I think I should have thought global rather than Region 1 :wink:

73

Mike G6TUH


#7

In reply to MM3WWV:

I was under the illusion that the summit reference needed to be passed
in order to log a valid ‘chase’. If the chaser cannot hear the summit
reference during the QSO, then they should not log it? Seems simple
enough.

I agree, but see “ARE YOU LISTENING ??? (2)” by Roy G4SSH in this month’s SOTA news.

http://www.sotawatch.org/reflector.php?topic=7673

That is the type of situation I was thinking of and hoping to prevent in the future. Here is an excerpt from Roy’s article:


The latest disaster occurred on the 30th January when Andre F5UKL was automatically spotted on 28.059 KHz at 1125z on F/PE-145, which was in accordance with Andres Alert.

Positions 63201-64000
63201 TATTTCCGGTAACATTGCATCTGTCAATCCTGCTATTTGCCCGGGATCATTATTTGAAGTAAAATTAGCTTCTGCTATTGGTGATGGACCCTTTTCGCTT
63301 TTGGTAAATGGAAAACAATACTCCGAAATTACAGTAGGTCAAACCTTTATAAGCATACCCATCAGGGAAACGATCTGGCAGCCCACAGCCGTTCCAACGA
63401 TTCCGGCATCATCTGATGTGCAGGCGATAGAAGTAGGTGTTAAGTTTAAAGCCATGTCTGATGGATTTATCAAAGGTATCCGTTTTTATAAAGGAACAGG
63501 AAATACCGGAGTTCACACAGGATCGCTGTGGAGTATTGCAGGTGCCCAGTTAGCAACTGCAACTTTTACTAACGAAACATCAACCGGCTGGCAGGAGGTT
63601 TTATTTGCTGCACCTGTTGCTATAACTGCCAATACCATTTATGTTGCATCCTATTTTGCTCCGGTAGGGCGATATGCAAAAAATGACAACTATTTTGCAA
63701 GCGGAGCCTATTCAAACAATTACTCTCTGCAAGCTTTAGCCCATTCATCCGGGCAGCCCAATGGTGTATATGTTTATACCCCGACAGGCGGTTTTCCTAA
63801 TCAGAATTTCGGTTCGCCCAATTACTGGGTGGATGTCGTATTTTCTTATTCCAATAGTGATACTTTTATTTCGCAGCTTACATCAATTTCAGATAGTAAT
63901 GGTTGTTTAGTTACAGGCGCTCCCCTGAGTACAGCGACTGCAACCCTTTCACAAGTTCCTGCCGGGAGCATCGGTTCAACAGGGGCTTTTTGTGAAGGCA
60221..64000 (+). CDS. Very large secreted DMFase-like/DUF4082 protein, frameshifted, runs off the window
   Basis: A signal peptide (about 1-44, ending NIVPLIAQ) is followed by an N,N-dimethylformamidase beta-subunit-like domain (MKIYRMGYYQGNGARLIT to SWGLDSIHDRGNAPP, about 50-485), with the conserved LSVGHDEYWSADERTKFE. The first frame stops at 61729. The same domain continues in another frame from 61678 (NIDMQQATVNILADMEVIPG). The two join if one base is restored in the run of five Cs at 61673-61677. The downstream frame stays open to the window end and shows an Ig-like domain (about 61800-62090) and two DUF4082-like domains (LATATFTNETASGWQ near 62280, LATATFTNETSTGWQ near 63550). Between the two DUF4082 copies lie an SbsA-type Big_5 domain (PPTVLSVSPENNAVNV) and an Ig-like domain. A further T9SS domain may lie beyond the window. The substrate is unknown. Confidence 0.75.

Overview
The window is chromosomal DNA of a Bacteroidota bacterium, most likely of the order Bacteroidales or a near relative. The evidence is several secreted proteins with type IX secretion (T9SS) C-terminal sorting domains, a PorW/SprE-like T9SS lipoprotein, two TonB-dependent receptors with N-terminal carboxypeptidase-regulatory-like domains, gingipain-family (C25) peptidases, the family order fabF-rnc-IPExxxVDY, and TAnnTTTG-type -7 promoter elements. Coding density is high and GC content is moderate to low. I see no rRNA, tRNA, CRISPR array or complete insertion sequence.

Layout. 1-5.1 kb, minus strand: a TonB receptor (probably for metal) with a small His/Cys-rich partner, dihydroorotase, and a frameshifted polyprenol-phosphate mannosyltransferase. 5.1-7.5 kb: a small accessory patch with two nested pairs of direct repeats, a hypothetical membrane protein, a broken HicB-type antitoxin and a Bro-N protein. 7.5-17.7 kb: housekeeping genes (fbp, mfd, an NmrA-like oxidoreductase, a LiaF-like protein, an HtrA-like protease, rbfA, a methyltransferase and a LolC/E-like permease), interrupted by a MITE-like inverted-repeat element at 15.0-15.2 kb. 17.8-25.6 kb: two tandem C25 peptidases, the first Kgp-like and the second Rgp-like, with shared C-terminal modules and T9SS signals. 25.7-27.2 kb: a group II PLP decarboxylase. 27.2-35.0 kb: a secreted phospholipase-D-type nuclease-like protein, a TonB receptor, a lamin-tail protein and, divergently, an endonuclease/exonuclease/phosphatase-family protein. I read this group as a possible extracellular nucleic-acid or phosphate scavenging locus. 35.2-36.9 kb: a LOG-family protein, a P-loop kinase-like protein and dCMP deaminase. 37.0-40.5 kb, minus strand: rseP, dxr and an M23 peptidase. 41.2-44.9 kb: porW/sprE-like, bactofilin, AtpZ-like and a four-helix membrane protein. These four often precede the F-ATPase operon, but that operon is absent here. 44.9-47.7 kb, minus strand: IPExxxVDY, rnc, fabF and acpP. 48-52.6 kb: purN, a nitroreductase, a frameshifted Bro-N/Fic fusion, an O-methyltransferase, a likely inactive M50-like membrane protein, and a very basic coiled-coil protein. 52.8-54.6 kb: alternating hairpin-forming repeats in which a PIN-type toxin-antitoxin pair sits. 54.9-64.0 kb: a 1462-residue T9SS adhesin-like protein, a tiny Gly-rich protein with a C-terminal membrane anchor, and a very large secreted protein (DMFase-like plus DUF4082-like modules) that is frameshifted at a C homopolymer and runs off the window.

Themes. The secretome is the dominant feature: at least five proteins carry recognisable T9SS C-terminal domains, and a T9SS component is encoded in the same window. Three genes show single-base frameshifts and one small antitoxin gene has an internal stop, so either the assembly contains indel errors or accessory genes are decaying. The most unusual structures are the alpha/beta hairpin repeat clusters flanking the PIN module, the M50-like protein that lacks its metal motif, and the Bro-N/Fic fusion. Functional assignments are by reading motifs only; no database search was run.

Over the next 2 hours he was automatically spotted as being on PE-145 on 24, 21, and 18 MHz as he came down the bands, none of which were audible to me. He finally arrived on 14061 KHz at 1320z and I was first to answer his CQ SOTA. We exchanged reports before Andre said SRI ROY SOTA CANCELLED HR FFF 1142 ONLY. I immediately posted the information on SOTA Watch.

So Andre had been active for almost TWO HOURS repeatedly being alerted as on a valid SOTA and in all that time not a single chaser had either listened to the exchange or bothered to spot the information. At a rough estimate that must have been close to 100 chasers not listening or reacting to vital information from the chaser. The moral is simple; chasers should take the automatic spotting system only as a guide that a station is active on a given frequency; the remaining information must be confirmed by listening to the activator.

73,

Eric KU6J

===========================================
Free SOTA Spot Monitor Software:
http://www.ku6j.com


#8